Wall at Sea Colony restaurant make from bricks off our wreck.


We got back in the boat for a 10 minute ride to our second site, the Mystery Wreck. Once in the water we saw an immediate difference. The water was clearer, bluer, and the marine life flourished. Brain coral, sea fans, and fire coral (don’t touch!) greeted us on the sea floor. The Mystery Wreck looked completely different. Treasure salvagers had cut into the side of the wreck, rather than cutting down from top to bottom, which left channels of exposed frames and sea floor underneath heaps and heaps of ballast. We saw whole timbers and iron fasteners in situ in the spaces between the cement. Vertical iron bolts indicated where timbers once existed.


View of granel, cement ballast between boards.


Della shared her experiences from recording the site with Deb. Significantly, the Mystery Wreck featured cement, called granel, between frames.  The mixture poured directly into the cavity between the bottom and ceiling planking served as permanent ballast between the boards. This technique was used by the Spanish during the 17th century and then again in modern times with modern cement. Other 17th-century shipwrecks that feature granel icnlude the Atocha and the Santa Rosa Island wreck in the Pensacola.  Good eye Deb and Della!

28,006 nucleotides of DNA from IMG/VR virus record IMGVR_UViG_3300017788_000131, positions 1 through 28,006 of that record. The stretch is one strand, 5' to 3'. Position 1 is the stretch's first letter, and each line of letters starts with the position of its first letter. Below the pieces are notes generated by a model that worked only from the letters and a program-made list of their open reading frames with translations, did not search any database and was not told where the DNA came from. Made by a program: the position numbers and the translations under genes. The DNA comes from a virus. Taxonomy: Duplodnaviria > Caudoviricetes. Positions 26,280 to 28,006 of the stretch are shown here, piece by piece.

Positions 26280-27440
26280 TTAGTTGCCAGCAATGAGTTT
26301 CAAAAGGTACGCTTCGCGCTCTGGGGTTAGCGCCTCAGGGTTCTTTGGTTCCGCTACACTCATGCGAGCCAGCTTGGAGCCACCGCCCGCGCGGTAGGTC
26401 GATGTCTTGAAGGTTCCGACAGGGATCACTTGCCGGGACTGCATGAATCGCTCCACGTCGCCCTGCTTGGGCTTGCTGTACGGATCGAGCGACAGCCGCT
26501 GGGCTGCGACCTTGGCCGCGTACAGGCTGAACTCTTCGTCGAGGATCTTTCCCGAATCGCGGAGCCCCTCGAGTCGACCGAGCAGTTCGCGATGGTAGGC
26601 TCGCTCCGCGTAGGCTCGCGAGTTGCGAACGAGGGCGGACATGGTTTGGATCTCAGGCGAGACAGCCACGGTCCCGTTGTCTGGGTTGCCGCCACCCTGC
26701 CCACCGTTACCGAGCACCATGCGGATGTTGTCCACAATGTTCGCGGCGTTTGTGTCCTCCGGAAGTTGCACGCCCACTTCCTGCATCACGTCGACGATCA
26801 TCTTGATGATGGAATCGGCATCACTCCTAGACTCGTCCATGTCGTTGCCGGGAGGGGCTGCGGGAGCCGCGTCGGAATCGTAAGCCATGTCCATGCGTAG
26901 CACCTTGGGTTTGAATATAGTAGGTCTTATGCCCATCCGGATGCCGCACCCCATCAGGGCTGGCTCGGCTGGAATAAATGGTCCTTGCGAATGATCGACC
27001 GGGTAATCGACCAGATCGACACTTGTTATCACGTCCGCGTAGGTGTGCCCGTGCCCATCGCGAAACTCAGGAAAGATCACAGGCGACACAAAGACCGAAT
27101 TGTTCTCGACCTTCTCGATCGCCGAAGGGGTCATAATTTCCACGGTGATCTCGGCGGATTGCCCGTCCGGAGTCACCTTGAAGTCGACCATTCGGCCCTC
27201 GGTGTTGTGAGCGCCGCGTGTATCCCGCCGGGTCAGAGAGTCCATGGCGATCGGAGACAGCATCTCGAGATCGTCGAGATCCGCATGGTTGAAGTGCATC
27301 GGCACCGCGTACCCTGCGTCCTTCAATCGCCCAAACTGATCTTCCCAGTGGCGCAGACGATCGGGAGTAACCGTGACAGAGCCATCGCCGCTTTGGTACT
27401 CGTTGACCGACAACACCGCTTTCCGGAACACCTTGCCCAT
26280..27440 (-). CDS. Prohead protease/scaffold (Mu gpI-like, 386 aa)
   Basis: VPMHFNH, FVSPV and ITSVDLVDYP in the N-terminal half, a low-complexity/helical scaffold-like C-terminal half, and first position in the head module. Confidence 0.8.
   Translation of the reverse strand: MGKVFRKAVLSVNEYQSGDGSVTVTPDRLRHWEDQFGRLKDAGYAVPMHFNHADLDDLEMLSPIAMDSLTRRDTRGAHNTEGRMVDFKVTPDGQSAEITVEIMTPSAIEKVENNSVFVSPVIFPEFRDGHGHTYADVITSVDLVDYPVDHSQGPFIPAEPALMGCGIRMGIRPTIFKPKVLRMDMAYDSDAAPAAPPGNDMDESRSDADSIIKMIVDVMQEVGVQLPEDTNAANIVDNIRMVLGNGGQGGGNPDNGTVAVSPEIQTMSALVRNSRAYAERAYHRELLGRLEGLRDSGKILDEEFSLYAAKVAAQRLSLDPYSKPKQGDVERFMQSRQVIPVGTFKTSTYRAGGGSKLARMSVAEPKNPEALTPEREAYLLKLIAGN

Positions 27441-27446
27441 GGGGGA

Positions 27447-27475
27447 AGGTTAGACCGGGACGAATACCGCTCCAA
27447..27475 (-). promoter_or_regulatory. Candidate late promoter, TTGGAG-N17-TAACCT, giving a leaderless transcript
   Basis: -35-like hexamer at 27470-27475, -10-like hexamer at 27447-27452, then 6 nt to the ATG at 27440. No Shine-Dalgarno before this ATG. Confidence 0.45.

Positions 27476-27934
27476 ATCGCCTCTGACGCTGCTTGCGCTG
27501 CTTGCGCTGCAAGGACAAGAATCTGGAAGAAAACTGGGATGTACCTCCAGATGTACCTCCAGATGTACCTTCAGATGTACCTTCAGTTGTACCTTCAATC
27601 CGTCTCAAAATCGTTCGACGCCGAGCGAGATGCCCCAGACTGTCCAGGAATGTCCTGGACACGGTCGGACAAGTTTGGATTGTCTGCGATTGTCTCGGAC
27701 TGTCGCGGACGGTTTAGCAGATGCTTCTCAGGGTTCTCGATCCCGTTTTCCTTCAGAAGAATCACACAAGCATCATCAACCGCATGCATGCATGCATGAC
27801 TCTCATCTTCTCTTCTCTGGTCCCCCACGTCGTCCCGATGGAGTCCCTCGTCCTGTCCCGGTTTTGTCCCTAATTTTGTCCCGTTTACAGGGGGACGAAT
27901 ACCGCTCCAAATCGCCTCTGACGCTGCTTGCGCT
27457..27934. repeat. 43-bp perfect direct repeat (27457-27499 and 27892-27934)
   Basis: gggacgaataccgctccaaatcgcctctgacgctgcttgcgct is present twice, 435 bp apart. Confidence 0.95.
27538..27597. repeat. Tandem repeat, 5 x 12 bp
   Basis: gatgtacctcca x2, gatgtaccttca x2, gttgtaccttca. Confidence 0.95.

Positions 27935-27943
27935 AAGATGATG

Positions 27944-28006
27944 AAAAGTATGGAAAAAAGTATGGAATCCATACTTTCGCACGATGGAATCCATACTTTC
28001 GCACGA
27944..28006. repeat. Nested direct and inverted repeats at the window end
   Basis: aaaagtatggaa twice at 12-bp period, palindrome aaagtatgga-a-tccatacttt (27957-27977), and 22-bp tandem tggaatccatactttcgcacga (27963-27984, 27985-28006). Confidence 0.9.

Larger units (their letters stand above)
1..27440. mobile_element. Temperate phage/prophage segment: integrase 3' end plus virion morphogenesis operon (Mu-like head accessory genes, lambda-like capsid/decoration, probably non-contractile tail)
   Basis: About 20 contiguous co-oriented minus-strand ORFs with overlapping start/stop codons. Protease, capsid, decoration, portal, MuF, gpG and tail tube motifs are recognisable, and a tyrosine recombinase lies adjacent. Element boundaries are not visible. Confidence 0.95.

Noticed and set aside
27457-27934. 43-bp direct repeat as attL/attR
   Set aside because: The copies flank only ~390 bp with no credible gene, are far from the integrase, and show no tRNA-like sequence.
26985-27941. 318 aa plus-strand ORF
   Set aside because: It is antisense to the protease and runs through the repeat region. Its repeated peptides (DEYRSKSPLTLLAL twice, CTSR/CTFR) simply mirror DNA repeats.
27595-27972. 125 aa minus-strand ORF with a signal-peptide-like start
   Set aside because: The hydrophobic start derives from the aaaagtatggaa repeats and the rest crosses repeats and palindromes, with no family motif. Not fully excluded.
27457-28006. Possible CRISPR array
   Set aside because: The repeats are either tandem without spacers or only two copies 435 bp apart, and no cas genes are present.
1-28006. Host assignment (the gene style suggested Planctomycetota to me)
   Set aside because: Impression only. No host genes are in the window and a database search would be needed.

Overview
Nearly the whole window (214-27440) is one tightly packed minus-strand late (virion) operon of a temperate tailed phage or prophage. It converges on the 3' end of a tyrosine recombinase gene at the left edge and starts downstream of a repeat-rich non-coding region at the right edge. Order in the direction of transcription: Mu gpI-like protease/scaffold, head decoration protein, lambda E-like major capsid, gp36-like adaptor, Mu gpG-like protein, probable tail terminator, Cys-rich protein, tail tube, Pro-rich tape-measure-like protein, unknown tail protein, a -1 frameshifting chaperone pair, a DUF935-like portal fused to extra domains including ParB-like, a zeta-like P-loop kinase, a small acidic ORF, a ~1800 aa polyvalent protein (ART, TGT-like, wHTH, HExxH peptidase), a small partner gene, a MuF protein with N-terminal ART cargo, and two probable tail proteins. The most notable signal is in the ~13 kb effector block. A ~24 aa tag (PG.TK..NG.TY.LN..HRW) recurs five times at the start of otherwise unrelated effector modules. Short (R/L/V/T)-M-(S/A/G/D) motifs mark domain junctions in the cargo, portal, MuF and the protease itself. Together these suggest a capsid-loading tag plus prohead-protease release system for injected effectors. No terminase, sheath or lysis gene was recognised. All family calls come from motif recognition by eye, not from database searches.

Fire coral.

Scleroscopy, or dating of coral, was done here to help date the site.

Brenda Altmeie of NOAA counts coral.
I could not accept Chuck's sign to surface. The 41 minutes at 23 feet went too fast.
My overall summation of HADS: I’m embarrassed I hadn’t done it sooner. So many questions over the last few years I could have answered better.  For example, last week the VandenburgAtocha, and sunken airplanes all came up. I can now talk more intelligently about artificial reefs like Spiegel Grove, about the Keys Marine Sanctuary, and dive culture thanks to HADS.  It certainly made me more passionate about these sites and stoked a desire to learn more.

The next HADS is being offered in St. Petersburg September 15 and 16th.  For more information on HADS contact us at northeast@flpublicarchaeology.org or Dr Della Scott-Ireton, dscottireton@uwf.edu.


Frank and Shirley, the Hendersons, grey Angel Fish


Another Keys treasure, ground owls.
FPAN covers Florida, from Nassau and Escambia county tips to Monroe County tail!
Special thanks to Della Scott-Ireton and Jeff Moates for planning HADS and to Irina Sorset, Franklin Price, and Brenda Altmeier from NOAA.  Special thanks to Chuck Meide for again keeping me alive underwater as dive instructor extraordinaire and congratulations to Amber on her final check dive!   

Text: Sarah Miller
Photo credits: Sarah Miller, Amber Grafft-Weiss and Chuck Meide